Many advisors I know recommend picking stocks or picking actively-managed mutual funds as their specialty and their exclusive way of building a responsible portfolio. While I respect their decision and acknowledge advisors should be able to recommend whatever products or strategies they think are best for their clients, I also believe a substantial element of professional advice-giving is the notion of informed consent.

In other words, irrespective of what products or strategies an advisor recommends and what the rationale is for those recommendations, does the client understand the rationale behind those recommendations on a balance of probabilities basis?

In terms of probabilities, the advice to only consider active security selection (either through direct securities or through mutual funds) I postulate is not compelling from what I have heard and I question whether this ought to be the sole paradigm for investors to consider. From my perspective, that’s especially true in the context of taking a long-term view.

This article, however, is only nominally about which of the two options is superior. To me, the more fundamental question is one of informed consent based on disclosure related to the balance of probabilities. Everyone – advisors, consumers, the media, product manufacturers- are entitled to an opinion or preference. My interest is to request that investors be given the facts on a fully disclosed basis that fairly depicts options so a decision based on an investor’s own values, perceptions of risk, and objectives for reward will be facilitated.

This is not a novel concept.

It’s actually the mandate from Regulators known as KYC (Know Your Client) suitability.

The long view

Although there are many definitions of “long term view”, let’s use 25 years as a proxy to depict that timeframe. Over that time horizon, what percent of actively managed funds end up beating the return of a tracking product? Various studies have been done on this subject and the ones I gravitate to seem to indicate “less than 10%”. There is also an argument that those that do provide superior performance do so on a random basis that may be explained by chance.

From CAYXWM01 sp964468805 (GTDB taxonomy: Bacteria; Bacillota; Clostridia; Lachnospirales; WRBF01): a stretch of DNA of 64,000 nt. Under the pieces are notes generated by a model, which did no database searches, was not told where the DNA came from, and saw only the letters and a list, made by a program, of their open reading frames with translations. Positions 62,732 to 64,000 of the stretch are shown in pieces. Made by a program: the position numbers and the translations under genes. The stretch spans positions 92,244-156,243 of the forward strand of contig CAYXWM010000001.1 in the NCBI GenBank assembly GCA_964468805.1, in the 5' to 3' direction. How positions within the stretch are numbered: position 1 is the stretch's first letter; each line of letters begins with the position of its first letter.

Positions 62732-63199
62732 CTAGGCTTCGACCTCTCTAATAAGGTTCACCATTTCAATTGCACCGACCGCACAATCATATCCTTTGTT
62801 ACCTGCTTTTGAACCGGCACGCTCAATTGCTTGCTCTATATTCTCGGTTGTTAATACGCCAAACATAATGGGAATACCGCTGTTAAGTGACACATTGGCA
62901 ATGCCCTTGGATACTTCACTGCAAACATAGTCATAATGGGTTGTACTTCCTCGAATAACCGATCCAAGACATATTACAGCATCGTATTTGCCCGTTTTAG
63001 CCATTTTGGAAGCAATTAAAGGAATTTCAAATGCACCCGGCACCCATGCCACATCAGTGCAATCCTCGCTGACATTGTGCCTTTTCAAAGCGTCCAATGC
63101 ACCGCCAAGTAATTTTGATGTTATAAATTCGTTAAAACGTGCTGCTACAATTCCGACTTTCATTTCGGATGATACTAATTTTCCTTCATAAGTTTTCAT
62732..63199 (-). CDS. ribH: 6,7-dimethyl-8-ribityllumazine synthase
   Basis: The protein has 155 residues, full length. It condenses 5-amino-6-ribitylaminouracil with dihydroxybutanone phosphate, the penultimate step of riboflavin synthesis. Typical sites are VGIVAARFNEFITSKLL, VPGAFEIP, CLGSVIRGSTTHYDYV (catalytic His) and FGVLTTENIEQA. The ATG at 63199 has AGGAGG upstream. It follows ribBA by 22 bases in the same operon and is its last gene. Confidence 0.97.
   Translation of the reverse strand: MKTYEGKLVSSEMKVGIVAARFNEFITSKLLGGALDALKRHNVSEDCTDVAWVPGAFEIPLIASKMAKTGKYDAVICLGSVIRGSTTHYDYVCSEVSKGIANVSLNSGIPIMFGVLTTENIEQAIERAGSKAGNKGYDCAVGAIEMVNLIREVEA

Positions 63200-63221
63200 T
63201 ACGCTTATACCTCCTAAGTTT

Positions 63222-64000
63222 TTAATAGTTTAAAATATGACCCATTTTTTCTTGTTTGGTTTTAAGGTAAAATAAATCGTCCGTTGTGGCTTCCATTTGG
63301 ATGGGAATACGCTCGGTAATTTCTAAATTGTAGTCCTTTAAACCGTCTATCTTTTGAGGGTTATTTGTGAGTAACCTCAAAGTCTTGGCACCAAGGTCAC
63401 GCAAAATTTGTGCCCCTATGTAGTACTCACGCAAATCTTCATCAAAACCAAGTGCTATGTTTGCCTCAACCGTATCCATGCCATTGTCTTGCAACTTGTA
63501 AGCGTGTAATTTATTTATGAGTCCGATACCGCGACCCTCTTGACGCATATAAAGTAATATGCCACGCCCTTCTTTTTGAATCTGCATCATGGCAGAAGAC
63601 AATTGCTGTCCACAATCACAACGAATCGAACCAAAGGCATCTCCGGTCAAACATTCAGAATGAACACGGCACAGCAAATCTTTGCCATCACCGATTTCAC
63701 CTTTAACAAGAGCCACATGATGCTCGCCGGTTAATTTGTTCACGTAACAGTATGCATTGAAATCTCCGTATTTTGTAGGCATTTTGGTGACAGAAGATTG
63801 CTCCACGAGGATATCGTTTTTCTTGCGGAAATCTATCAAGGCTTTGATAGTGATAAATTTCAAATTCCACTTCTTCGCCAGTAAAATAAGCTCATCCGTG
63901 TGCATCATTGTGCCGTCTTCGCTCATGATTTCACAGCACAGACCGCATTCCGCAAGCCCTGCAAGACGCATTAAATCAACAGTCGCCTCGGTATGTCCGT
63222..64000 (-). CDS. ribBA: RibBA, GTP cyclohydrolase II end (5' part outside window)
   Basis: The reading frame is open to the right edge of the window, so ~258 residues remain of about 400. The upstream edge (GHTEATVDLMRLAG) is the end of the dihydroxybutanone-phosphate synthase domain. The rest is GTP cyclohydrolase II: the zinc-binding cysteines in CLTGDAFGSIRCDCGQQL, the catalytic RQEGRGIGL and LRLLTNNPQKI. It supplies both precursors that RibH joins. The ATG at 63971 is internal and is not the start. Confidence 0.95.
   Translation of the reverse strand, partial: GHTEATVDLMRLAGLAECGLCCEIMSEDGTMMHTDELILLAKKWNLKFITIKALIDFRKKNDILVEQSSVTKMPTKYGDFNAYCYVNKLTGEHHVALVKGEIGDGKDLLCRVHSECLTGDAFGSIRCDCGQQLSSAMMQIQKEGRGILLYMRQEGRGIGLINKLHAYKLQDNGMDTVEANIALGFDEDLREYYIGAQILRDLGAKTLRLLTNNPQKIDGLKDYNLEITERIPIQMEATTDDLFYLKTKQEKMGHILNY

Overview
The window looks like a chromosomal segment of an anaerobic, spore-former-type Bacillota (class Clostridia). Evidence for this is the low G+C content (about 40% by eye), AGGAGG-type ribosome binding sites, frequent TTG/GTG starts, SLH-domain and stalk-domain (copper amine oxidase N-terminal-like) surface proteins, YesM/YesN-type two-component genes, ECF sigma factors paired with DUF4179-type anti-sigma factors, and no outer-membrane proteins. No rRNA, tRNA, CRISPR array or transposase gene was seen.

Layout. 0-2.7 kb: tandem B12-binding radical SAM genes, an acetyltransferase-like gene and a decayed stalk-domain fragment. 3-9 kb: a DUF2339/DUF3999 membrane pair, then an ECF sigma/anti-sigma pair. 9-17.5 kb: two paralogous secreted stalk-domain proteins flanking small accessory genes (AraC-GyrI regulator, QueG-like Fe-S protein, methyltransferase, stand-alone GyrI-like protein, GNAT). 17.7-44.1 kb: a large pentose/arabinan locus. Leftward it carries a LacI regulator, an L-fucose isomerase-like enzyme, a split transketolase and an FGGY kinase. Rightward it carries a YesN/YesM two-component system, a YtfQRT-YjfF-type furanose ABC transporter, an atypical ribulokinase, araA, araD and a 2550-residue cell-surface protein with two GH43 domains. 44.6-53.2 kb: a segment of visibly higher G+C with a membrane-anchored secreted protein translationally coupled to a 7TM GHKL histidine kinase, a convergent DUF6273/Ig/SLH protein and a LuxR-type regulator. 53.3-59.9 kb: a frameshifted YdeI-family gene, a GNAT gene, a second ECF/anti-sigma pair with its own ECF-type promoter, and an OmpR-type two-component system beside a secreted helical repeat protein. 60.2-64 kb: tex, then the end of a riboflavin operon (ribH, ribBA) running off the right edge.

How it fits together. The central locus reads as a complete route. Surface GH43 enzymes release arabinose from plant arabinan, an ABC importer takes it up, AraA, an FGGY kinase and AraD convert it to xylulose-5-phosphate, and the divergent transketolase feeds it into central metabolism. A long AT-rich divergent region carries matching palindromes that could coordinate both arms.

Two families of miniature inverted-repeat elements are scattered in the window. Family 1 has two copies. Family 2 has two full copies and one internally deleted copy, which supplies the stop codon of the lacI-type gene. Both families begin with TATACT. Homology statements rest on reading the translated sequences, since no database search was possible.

This also means the 90% of actively managed funds will underperform over that timeframe. Back to the original thesis: on a balance of probabilities basis and on a fully informed basis, which option should a client choose and are advisors making those disclosures?

The obvious answer is clients should choose whichever option best meets their own views of risk and return with the balance of probabilities being a risk issue to consider. My recommendation is to take the passive and low cost approach to portfolio construction, but I respect the choice of clients who choose the 10% probability option.

Why is that?

For those who are statically inclined, the answers are obvious. The likely reason for the collective underperformance of active strategies over long timeframes is they cost more. My simple point is cost is likely the most reliable long-term indicator of long-term relative performance- and that it is a negative indicator. The adage could be you get what you don’t pay for. The less you pay; the more you keep. The more you keep; the better you do and that becomes truer as the time horizon extends.

William F. Sharpe’s paper ‘The Arithmetic of Active Management’ articulates this argument well and for a copy please drop me an e-mail The Nobel Laureate explains his reasoning of why the average passively managed dollar must out perform the average actively managed dollar.

This concept can be graphically depicted. Using the assumption of a normally-distributed after-cost collective investment experience for active managers as a benchmarked and taking out costs that constitute leakages to overall performance to reduce returns, the normal distribution shifts left for the impact of costs, thus decreasing investor returns “on average”.